A long time ago on a blog far far away I wrote a post about solo gaming and the issues of playing non-solo games (Warhammer 40k for example) solo. The main issue I have with solo gaming is not playing the game itself, I’m fairly happy to take on both sides, but it is the time spent having to look up stat lines (speed, melee attack power, range, ranged attack power, defence etc) and rules since you don’t have the added brain power of a second player. To this end over the years I’ve tried out a few different statless systems. The ‘statless’ nature of these games is a little bit of a lie, they aren’t actually games with figures without stats. But what they are is games where the stat line is essentially invisible, where other rules mechanisms carry the weight instead of your memory or time (spent looking things up).
Keeping things simple I picked up a large bag of plastic counters from Amazon and they came in a variety of colours. Using a permanent marker I wrote on each counter the faction and figure in question. For example ‘Orcs’ on one side and ‘Boss’ on the other. The colour of the counter determined the action or stat in question. Green was for movement, red for melee combat, yellow for ranged combat and blue for defence. All the counters for all the figures were put in a bag and drawn at random – green the figure in question moved, red they performed a melee attack. A figure that was fast had more greens in the bag, a figure that was good at shooting had more yellows etc.
Initially I added white counters and here’s where the diceless part comes in. You draw counters until you draw a white, the white counter either initiated a round of melee combat or a round of ranged combat. Then each figure that had had counters drawn for it (after the last white was drawn) would spend them. Each red dealt one point of damage to an enemy in melee. Each yellow an enemy at range. Each blue reduced the amount of damage a figure received. In theory it worked, in practice it was a little dull as you often drew counters and just begged for the next white so something could happen. I also quickly realised that greens couldn’t be the only way a figure moved (initially 3” for a green drawn, and the figure moved immediately) because movement was incredibly slow. So I changed this slightly so a figure moved 4” per green but could spend any other counter to move 2”. Also after the last white was drawn of which there were four all counters were put back into the bag. Each figure has 6 hit points, and that’s it.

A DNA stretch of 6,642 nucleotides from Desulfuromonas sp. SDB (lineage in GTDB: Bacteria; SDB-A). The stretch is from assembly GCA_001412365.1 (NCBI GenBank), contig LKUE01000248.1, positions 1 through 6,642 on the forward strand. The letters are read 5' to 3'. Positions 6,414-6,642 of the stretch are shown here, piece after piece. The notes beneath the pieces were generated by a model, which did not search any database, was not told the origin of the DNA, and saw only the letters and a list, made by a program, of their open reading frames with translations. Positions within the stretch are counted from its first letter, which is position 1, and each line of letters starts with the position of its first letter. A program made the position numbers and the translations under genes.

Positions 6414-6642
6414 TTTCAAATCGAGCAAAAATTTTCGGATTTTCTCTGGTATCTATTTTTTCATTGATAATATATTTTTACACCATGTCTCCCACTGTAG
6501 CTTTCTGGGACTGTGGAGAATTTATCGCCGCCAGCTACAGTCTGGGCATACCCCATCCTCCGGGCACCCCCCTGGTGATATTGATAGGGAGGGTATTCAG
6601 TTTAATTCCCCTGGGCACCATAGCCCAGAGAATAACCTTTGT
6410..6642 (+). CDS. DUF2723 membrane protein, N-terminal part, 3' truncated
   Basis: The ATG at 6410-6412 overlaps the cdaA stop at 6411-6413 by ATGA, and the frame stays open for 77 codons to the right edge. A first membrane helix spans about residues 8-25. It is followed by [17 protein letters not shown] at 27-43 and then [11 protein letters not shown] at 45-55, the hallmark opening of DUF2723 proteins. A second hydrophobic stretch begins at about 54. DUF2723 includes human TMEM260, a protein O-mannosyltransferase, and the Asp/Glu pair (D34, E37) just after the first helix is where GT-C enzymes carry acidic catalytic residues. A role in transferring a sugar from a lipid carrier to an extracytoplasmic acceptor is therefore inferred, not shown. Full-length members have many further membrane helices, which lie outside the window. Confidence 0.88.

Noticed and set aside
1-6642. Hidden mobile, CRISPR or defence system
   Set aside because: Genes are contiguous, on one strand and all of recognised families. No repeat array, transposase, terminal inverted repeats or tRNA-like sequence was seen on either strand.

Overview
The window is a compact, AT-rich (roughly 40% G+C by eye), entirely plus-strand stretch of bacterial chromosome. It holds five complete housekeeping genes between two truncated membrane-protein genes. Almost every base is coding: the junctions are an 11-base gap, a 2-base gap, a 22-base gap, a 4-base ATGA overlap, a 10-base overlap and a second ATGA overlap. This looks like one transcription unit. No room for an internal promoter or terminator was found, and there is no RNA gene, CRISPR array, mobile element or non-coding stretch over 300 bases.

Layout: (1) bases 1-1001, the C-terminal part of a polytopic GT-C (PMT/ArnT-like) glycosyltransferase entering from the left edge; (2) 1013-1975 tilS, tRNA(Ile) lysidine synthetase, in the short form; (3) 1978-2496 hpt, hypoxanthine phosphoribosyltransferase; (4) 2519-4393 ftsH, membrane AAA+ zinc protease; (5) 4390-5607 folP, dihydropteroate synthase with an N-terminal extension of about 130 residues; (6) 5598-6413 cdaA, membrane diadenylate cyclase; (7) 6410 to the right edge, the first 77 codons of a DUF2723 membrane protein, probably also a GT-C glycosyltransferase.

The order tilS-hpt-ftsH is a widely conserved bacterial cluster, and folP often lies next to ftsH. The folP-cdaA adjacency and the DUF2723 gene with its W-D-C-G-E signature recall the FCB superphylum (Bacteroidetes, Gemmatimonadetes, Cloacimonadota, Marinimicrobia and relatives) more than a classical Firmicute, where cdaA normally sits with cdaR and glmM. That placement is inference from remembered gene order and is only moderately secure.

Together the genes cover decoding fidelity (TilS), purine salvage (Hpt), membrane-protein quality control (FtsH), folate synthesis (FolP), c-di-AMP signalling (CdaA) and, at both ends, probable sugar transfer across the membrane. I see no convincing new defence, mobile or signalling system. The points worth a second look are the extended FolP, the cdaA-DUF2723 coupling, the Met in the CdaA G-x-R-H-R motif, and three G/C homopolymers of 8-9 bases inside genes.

Moving forward I think it might be worth removing the whites and having each figure act immediately, allowing greens to be used for defence from attacks so they don’t become useless once you’re locked into combat, but maybe two greens are required to block 1 point of damage (so they’re not obviously better than blue). Or a green allows you to leave a combat but you only move away 1” allowing an enemy to follow up without too much difficulty if you don’t get away first. Also for ranged combat maybe being outside of 12” gets a defender a bonus blue, and/or being in cover. I’ll probably throw one white in that puts all the counters back in the bag for added randomness. Or maybe other white counters for random scenario conditions.
Random blabbing aside I really like the efficiency of this system. By efficiency I mean all your stats, turn structure and combat are folded into a single mechanism. It should be great for beginners and hopefully I can squeeze in enough depth for experienced gamers.
Just thinking out loud. As always comments, questions and suggestions are much appreciated!